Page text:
LONDON — Eating junk food — which scientists often call ultra-processed foods — including sugary drinks, sliced bread, and ready-made meals may be increasing your risk of cancer with every bite. A new study warns that these foods are generally high in salt, fat, sugar, and contain artificial additives and can also lead to obesity, Type 2 diabetes, and cardiovascular disease. They are often cheaper, more convenient to buy, and heavily marketed in comparison to other, healthier options. Now, researchers say they can increase a person’s risk of death from cancer — especially among women.
“The average person in the UK consumes more than half of their daily energy intake from ultra-processed foods. This is exceptionally high and concerning as ultra-processed foods are produced with industrially derived ingredients and often use food additives to adjust color, flavor, consistency, texture, or extend shelf life,” says study first author Dr. Kiara Chang from Imperial College London’s School of Public Health in a media release.
“Our bodies may not react the same way to these ultra-processed ingredients and additives as they do to fresh and nutritious minimally processed foods. However, ultra-processed foods are everywhere and highly marketed with cheap price and attractive packaging to promote consumption. This shows our food environment needs urgent reform to protect the population from ultra-processed foods.”
Ultra-processed foods significantly increase cancers in women
The researchers used UK Biobank records to gather their data. They studied the diets of 200,000 middle-aged adults, monitoring their health over 10 years and looking at each person’s risk of developing any cancer overall, as well as the specific risk of developing 34 different types of cancer.
The team also looked into the risk of people dying from cancer. The study reveals that the higher consumption of ultra-processed foods displays a connection to a greater risk of developing cancer overall, while putting people more at risk specifically of ovarian and brain cancers. Eating too much junk food also displayed a link to an increased risk of dying from cancer, most notably from ovarian and breast cancers.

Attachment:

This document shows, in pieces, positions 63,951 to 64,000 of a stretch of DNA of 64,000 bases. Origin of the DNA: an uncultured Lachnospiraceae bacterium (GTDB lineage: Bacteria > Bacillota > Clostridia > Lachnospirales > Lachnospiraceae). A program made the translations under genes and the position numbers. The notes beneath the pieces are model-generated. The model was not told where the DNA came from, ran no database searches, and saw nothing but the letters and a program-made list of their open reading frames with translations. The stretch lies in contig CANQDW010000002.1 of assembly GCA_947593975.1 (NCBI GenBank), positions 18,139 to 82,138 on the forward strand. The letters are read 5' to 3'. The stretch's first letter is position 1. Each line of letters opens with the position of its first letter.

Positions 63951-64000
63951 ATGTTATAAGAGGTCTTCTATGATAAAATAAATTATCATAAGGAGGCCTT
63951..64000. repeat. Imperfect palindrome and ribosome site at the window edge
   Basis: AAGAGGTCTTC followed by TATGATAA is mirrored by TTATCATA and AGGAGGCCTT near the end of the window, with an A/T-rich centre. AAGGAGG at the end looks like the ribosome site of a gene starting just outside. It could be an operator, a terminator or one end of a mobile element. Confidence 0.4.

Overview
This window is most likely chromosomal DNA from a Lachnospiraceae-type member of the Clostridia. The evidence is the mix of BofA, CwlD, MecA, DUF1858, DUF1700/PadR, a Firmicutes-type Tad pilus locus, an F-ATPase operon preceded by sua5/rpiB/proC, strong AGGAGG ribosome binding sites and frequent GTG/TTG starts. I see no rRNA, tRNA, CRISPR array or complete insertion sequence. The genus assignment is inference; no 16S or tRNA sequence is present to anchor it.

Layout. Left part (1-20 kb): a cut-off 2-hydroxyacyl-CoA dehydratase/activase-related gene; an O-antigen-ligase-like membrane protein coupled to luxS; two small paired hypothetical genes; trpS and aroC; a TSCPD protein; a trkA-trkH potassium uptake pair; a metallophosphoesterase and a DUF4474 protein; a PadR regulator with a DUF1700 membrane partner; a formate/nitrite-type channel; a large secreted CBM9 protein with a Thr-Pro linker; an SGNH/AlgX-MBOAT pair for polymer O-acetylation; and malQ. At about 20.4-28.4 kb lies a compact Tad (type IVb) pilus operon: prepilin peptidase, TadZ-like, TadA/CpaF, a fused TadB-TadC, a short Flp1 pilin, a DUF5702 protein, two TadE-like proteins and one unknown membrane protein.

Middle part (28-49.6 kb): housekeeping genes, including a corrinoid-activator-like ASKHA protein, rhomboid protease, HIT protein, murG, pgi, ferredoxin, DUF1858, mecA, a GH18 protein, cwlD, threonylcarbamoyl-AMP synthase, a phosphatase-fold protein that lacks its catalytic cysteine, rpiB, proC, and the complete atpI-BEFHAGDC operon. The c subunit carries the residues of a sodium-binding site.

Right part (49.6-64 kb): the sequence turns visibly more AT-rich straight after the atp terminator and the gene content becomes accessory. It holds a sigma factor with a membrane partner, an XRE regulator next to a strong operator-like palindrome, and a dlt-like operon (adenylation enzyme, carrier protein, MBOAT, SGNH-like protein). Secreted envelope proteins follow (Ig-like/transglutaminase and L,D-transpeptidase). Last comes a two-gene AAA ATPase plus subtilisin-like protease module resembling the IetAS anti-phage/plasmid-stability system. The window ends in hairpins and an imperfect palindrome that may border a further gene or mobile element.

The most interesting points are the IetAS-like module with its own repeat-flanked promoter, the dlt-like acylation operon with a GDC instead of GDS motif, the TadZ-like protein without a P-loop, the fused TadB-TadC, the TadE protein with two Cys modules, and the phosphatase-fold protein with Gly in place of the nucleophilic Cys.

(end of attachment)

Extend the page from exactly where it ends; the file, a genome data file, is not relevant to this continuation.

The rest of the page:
For every 10 percent increase in ultra-processed food in a person’s diet, there was an increased incidence of two percent for cancer overall and a 19-percent increase for ovarian cancer specifically. For adults, the more of these ultra-processed foods they ate, the higher the risk they had of developing obesity and Type 2 diabetes.
These links remained even after adjusting for a range of socioeconomic, behavioral, and dietary factors, such as smoking status, physical activity, and body mass index (BMI). The Imperial College London team have previously reported that levels of consumption of ultra-processed foods in the United Kingdom are the highest in Europe for both adults and children.
‘We need clear front of pack warning labels for ultra-processed foods’
The World Health Organization (WHO) and the United Nations’ Food and Agriculture Organization has previously recommended restricting ultra-processed foods as part of a healthy sustainable diet. There are now ongoing efforts to reduce ultra-processed food consumption around the world.
Countries such as Brazil, France, and Canada have updated their national dietary guidelines with recommendations to limit such foods. Brazil has also banned the marketing of ultra-processed foods in schools.
“We need clear front of pack warning labels for ultra-processed foods to aid consumer choices, and our sugar tax should be extended to cover ultra-processed fizzy drinks, fruit-based and milk-based drinks, as well as other ultra-processed products,” Dr. Chang adds.
“Lower income households are particularly vulnerable to these cheap and unhealthy ultra-processed foods. Minimally processed and freshly prepared meals should be subsidized to ensure everyone has access to healthy, nutritious and affordable options.”
“This study adds to the growing evidence that ultra-processed foods are likely to negatively impact our health including our risk for cancer. Given the high levels of consumption in UK adults and children, this has important implications for future health outcomes,” says senior lead author Dr. Eszter Vamos from Imperial College London’s School of Public Health.
“Although our study cannot prove causation, other available evidence shows that reducing ultra-processed foods in our diet could provide important health benefits. Further research is needed to confirm these findings and understand the best public health strategies to reduce the widespread presence and harms of ultra-processed foods in our diet.”
The study is published in the journal EClinicalMedicine.
South West News Service writer Alice Clifford contributed to this report.